Tropic Sprockets by Ian Brockway
In 2011, there was a groundbreaking comedy called "Bridesmaids." It worked precisely because the ladies depicted were expected to fulfill their roles as respected bridesmaids, but instead behaved rudely, spoofing social mores. That film was directed by Paul Feig and proved a breakthrough hit for comedienne Melissa McCarthy.
When visits her daughters' school, hot coffee goes in her face along with a carton of pasta and a student knocks her flat on a soccer field. At work, she is underappreciated by a pompous boss (Clark Duke). Last but certainly not least, a waspy and sadistic head of the PTA (Christina Applegate) forces her to attend a cold and militant school meeting. Applegate's character, Gwendolyn James, is the Cruella de Vil of the film.
Needless to say, Amy goes straight to a bar and orders up.
Though the premise is far from original, the dialogue is funny and the off-kilter humor does disarm in spite of itself. Kathryn Hahn in the role of Carla, steals the show with her glib, rude and crude lines which sound more over the top than anything ever said by Melissa McCarthy or Kristen Wiig.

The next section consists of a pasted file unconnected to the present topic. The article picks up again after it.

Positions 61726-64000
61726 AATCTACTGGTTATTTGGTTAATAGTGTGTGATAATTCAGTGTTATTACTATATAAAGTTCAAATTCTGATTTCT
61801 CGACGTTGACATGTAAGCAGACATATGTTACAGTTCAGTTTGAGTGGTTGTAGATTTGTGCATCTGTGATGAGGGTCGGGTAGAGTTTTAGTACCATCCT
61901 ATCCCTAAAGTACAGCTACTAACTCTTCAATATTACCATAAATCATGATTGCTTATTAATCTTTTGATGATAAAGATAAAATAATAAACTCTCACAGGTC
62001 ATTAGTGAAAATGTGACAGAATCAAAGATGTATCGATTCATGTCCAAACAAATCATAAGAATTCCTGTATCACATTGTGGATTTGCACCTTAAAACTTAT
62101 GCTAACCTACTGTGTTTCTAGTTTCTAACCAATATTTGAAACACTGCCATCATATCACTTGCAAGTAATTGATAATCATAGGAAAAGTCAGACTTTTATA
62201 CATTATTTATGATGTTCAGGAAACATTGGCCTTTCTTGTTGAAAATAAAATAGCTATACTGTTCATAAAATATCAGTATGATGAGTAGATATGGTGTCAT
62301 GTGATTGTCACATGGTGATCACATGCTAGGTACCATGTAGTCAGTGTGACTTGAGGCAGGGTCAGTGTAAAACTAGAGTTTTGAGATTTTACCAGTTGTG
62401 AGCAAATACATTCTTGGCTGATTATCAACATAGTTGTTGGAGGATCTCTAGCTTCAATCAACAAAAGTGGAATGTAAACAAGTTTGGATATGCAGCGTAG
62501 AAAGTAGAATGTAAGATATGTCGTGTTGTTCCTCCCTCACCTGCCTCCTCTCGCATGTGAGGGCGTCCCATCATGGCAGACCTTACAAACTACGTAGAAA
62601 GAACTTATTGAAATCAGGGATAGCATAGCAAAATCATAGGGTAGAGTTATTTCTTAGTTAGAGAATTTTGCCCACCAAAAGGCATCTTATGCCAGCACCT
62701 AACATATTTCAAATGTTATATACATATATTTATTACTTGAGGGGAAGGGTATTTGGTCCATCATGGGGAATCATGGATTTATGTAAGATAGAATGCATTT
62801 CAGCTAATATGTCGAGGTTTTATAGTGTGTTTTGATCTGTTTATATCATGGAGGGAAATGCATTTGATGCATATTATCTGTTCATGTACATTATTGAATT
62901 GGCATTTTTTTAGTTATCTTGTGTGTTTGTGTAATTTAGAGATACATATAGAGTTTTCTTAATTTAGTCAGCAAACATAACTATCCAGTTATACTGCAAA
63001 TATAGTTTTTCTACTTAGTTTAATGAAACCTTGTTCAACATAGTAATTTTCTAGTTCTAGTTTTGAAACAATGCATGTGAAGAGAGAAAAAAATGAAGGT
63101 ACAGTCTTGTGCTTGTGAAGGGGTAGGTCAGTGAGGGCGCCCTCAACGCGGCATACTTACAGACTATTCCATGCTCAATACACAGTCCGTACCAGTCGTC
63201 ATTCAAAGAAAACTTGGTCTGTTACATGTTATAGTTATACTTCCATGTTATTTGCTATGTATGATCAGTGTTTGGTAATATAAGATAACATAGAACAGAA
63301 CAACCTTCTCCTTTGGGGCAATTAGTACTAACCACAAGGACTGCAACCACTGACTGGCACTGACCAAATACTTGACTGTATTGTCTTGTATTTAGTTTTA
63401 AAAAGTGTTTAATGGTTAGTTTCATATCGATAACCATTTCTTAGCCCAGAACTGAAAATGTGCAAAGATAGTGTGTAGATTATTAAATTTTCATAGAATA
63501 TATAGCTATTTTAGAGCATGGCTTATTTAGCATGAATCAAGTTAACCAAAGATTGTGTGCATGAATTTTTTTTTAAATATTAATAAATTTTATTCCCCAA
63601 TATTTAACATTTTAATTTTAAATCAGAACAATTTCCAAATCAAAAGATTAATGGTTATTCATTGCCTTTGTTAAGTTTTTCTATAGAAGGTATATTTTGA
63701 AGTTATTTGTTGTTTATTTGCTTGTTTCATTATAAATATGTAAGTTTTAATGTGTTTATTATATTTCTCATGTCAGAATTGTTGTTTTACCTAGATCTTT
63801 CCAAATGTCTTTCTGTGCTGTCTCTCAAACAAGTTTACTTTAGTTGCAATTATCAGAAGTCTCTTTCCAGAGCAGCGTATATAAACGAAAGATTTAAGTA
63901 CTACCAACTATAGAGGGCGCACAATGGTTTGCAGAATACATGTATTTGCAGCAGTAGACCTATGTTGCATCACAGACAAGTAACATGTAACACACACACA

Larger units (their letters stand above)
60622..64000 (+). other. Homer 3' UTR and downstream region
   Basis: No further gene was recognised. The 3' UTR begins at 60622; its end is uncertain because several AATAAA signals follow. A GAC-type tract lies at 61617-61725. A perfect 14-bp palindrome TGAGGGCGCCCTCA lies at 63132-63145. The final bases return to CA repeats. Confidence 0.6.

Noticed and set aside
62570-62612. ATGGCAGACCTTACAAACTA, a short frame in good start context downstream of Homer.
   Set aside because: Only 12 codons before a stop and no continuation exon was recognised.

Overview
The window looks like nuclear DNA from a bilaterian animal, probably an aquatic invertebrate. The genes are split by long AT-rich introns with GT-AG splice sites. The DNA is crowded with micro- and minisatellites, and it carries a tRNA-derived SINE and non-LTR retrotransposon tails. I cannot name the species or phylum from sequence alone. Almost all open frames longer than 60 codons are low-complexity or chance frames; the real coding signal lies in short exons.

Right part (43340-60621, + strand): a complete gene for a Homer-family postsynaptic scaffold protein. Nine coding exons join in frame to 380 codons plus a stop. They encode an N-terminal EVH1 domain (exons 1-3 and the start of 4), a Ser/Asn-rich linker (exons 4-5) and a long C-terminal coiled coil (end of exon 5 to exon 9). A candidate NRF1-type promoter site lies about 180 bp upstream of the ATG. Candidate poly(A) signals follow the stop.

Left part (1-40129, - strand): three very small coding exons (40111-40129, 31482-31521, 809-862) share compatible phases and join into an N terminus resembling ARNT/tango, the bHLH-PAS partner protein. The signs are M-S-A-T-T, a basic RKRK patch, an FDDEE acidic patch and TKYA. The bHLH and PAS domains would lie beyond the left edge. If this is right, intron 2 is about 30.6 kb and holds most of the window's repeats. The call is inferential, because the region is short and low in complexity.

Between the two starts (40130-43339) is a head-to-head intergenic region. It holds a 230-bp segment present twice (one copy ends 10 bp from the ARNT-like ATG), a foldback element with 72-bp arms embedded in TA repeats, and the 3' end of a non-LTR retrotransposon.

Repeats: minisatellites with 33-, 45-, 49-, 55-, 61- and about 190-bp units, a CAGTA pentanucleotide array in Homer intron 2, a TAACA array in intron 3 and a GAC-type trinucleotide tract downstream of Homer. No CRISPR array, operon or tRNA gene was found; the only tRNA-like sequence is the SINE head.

There is one scene that is particularly funny involving a milquetoast Kristen Bell behaving like a male penis. Seeing is believing. Written discription does not do the 'skit' justice.
This predictable comedy does better than expected for the simple fact that the ensemble actors play it straight and authentically. These ladies are gross around the edges but are never a gross out. The group never loses sight that they (despite the phallic veggies, the milk in the face and the cock obsessions) are all loving mothers.
The first half of the film is better than the second because our surprise is so fresh. The best segments have a jolting zany quality and the film is at its most effective as a series of loose cartoonish episodes, rather than a coherent story of an underdog fighting a villain. Mila Kunis is well handled and shows verve as does Kristen Bell in her single unsavory but sweetly delivered scene.
There is even an amusing understated turn by Martha Stewart serving jello shots in addition to the comic Wanda Sykes who delivers her trademark straight talk as a marriage counselor.
While the narrative story is molded from the excess cookie batter used in several Paul Feig / Kristen Wiig outings, there is spirit here. "Bad Moms" gives its formula its best slant without any cynicism. The straightman Amy and her transgressive friend Carla are both good moms because they have known what it feels like to be bad.
Write Ian at email@example.com